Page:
Reading this book makes me despair the more. After more than three years involvement on a local restructure plan group in my suburb, the final plan adopted by council is a bland collage of images from elsewhere and a total failure to lead a collective design process. Despite the potential to actively seek visionary and inclusive designers for target sites, the councillors themselves renege on their responsibilities to show the community how it can be done.
It begins with a will to do something memorable. Unfortunately that still falls in the category Boyd dubs Featurism. One detail which is countable and photogenic for the mayor of the day, that can be completed within their term, is more important than a lastly flavour of an area for generations to come. And so generation will continue to be from impoverished and hybrid seeds. Part of the problem is that we still do not have cooperative efforts in education or conferences for architects, town planners, engineers, and ordinary citizens to come together in an artistic chaos of relationships.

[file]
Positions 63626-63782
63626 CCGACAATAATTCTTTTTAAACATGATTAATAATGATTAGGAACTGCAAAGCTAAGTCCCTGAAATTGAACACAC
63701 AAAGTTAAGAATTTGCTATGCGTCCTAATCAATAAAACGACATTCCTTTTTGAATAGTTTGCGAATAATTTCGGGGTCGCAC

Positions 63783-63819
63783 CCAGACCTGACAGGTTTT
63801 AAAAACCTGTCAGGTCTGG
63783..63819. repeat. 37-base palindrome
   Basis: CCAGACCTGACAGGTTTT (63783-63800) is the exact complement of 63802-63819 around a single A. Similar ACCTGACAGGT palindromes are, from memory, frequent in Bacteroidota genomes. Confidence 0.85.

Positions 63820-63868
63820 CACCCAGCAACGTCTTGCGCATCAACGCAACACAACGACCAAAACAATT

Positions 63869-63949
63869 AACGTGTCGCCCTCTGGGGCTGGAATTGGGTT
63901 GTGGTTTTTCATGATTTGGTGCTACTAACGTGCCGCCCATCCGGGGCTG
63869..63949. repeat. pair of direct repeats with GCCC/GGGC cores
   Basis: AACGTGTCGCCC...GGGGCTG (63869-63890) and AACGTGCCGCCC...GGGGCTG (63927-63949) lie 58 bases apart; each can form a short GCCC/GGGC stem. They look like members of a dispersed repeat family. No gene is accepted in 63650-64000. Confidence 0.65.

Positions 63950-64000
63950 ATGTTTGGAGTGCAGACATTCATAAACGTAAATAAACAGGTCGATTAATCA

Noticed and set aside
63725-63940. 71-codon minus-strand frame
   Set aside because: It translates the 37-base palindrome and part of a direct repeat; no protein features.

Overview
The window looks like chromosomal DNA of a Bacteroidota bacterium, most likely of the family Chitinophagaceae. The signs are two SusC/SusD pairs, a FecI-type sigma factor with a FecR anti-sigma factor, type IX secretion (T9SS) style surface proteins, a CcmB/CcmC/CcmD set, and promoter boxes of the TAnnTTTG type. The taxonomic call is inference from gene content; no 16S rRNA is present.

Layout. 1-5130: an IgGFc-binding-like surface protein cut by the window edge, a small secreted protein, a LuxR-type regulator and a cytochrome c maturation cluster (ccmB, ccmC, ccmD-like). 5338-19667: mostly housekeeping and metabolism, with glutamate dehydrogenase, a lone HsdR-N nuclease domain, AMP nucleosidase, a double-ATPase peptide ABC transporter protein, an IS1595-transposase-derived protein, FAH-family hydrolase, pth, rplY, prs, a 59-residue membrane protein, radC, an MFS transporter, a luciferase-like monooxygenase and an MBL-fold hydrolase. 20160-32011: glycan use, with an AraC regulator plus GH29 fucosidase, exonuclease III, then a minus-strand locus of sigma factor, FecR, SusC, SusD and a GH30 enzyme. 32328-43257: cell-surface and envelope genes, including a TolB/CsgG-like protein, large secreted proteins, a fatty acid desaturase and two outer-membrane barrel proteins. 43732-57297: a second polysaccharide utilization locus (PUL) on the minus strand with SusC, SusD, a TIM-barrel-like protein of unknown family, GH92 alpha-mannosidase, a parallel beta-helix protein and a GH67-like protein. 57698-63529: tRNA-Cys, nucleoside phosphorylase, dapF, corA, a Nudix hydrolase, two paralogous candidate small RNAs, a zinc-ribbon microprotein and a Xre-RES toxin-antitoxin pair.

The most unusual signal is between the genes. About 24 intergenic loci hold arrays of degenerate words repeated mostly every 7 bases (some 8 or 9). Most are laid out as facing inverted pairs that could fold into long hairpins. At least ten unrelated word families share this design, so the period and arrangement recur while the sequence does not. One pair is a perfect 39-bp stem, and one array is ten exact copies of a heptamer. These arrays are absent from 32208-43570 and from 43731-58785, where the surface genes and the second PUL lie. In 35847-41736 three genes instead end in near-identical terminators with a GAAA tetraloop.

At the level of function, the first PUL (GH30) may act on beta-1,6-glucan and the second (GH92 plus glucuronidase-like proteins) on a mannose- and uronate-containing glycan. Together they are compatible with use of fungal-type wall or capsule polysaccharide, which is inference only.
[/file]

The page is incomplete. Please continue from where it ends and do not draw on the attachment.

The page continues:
Until we learn how to talk to each other, envision effectively together, and have those who are planning to live in a particular development embedded in the process of creating the lifestyle they want within the structures built on their behalf, ugliness and compromise is all we will achieve. Even the Docklands development so lauded by a previous state government here in Melbourne, is receiving negative returns by the closure of shops as the initial leases fall due, as the promised customers are not continuing to come.
Restaurants have closed as well. And reports are that many of the high rise apartments are not on suitable foundations less than a decade after the grand plan was undertaken. Overseas investors and occupiers are now targeted for whole buildings, as the locals refuse to buy in to a project which has grown beyond the capacity of the community to support. The same principles of splashed on colour to make up for poor design elements from other perspectives continues to play a large part in these structures. Many look like an overturned playbox of scattered blocks.